Kings generally like to let people know exactly who they are: they drive in expensive cars; wear fancy clothes and a crown; and generally like to make their authority and position well known to anyone who sees them. You would never expect to see a king driving a reliant robin or a tractor; that just would not fit their role as someone powerful.
And yet, Jesus rode a donkey, not a horse, not a chariot, but a donkey. He didn’t need to show his authority, people knew he was king, even though he didn’t wear a crown.
They laid down their coats, they waved their branches and they shouted. “Hossana! Hossana to the son of David!”
He was a king, and they knew it, even though he didn’t look like one, even though he didn’t act like one. They knew who he was, the Son of David, one of royal descent, their king. They had seen the miracles and heard the sermons, they had made their own minds up.
It’s the same today, Jesus doesn’t demand for us to worship him, doesn’t force us to see who he is. Oh, he could do if he wanted to. He could come down from heaven and reveal his glory to the whole world right now. But he doesn’t.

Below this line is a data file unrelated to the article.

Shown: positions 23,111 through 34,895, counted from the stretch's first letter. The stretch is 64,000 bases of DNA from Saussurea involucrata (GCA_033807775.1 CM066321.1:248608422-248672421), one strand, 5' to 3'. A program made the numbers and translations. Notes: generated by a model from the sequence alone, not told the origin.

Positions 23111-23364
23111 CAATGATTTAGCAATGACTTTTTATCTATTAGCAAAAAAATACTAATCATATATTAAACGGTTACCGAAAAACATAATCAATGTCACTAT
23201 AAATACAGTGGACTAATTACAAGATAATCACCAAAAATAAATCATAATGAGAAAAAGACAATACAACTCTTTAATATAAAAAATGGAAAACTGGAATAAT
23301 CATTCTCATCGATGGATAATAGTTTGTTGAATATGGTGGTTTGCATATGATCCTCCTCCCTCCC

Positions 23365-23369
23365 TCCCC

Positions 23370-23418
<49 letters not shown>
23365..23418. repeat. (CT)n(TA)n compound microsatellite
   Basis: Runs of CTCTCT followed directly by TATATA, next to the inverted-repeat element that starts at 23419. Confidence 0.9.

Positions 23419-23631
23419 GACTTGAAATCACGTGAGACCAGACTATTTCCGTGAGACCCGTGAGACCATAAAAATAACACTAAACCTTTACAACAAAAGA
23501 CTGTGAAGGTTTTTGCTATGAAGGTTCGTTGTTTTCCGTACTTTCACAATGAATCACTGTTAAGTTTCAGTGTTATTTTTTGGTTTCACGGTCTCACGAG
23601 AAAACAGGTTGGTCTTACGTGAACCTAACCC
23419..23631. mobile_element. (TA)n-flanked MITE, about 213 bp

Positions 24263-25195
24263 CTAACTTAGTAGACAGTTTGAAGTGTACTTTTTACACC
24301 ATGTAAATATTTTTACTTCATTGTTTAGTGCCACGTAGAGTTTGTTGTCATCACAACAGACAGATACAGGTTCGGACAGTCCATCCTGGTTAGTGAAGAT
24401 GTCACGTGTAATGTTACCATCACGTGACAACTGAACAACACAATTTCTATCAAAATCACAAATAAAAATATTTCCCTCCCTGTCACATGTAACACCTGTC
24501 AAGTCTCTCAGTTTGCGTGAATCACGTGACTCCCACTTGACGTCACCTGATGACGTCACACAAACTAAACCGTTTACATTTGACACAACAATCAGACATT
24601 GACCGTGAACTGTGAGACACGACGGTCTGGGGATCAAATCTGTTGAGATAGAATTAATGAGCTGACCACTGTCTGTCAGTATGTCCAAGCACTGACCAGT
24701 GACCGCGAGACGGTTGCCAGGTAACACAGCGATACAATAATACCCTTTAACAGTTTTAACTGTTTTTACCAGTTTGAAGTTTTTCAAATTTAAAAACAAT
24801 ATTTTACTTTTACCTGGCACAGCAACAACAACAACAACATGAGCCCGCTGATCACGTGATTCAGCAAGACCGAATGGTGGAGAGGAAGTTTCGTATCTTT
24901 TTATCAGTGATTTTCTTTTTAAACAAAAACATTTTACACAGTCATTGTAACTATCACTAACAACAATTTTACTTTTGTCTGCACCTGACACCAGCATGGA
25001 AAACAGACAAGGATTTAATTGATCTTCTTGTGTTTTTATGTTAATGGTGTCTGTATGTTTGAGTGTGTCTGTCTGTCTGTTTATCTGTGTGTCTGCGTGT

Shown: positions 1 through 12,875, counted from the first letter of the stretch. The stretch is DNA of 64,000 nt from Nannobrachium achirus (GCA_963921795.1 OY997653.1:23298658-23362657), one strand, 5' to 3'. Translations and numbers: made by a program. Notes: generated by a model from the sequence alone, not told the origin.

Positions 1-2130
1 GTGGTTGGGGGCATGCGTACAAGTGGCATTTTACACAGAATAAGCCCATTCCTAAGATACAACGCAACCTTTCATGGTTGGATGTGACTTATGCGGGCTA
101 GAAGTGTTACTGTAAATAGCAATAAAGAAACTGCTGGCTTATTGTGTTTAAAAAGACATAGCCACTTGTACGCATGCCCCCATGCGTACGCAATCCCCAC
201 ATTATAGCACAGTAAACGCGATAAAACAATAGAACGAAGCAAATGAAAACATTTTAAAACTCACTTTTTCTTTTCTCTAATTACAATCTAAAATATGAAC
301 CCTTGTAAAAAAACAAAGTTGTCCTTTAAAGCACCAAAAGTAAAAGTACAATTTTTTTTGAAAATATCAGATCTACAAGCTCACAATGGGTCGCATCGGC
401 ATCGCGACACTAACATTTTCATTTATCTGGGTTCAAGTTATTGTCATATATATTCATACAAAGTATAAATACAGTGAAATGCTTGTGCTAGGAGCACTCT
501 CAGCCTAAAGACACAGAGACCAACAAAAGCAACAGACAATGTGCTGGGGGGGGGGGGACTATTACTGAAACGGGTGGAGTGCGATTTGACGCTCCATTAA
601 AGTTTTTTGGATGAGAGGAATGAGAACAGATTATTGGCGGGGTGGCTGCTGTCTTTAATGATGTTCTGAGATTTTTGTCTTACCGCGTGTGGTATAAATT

That makes no sense to us, as humans. We love for people to see our achievements to praise us for them, to tell us how amazing and special we are. But Jesus doesn’t, even though he’s the one who truly deserves our worship.
He leaves it for us to work out who he is. Is he a good man? Is he a prophet? A blasphemer? Or is he the son of God, the king of kings and the lord of lords?
Who do you think he is? This man who rode on a donkey and yet was worshipped.
If you ask him, he will show you. If you look for him, he will reveal all to you. if you knock on his door he will open it and invite you in.
He is waiting for you, and when you realise who he is, you will not be able to help but worship.